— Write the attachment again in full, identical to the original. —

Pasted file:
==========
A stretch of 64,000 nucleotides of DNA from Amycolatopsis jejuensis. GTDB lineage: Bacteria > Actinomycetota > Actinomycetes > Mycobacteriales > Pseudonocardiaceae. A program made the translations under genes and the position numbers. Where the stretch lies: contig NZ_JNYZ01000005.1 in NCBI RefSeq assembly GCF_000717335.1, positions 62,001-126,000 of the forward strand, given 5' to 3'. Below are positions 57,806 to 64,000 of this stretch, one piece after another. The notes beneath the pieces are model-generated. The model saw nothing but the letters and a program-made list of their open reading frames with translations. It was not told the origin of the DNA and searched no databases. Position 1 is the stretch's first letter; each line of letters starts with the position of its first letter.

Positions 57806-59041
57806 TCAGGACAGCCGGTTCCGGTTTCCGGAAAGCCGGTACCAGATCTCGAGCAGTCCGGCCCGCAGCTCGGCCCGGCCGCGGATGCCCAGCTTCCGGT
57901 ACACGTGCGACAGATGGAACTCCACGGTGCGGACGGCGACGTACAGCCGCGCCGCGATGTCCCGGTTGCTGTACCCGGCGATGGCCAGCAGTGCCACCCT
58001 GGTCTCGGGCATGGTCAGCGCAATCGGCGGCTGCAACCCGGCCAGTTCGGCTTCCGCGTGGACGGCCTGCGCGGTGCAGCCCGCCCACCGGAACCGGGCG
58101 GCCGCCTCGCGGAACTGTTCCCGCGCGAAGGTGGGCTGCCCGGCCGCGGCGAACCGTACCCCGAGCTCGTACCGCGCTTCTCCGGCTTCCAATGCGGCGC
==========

A stretch of 64,000 nucleotides of DNA from Amycolatopsis jejuensis. GTDB lineage: Bacteria > Actinomycetota > Actinomycetes > Mycobacteriales > Pseudonocardiaceae. A program made the translations under genes and the position numbers. Where the stretch lies: contig NZ_JNYZ01000005.1 in NCBI RefSeq assembly GCF_000717335.1, positions 62,001-126,000 of the forward strand, given 5' to 3'. Below are positions 57,806 to 64,000 of this stretch, one piece after another. The notes beneath the pieces are model-generated. The model saw nothing but the letters and a program-made list of their open reading frames with translations. It was not told the origin of the DNA and searched no databases. Position 1 is the stretch's first letter; each line of letters starts with the position of its first letter.

Positions 57806-59041
57806 TCAGGACAGCCGGTTCCGGTTTCCGGAAAGCCGGTACCAGATCTCGAGCAGTCCGGCCCGCAGCTCGGCCCGGCCGCGGATGCCCAGCTTCCGGT
57901 ACACGTGCGACAGATGGAACTCCACGGTGCGGACGGCGACGTACAGCCGCGCCGCGATGTCCCGGTTGCTGTACCCGGCGATGGCCAGCAGTGCCACCCT
58001 GGTCTCGGGCATGGTCAGCGCAATCGGCGGCTGCAACCCGGCCAGTTCGGCTTCCGCGTGGACGGCCTGCGCGGTGCAGCCCGCCCACCGGAACCGGGCG
58101 GCCGCCTCGCGGAACTGTTCCCGCGCGAAGGTGGGCTGCCCGGCCGCGGCGAACCGTACCCCGAGCTCGTACCGCGCTTCTCCGGCTTCCAATGCGGCGC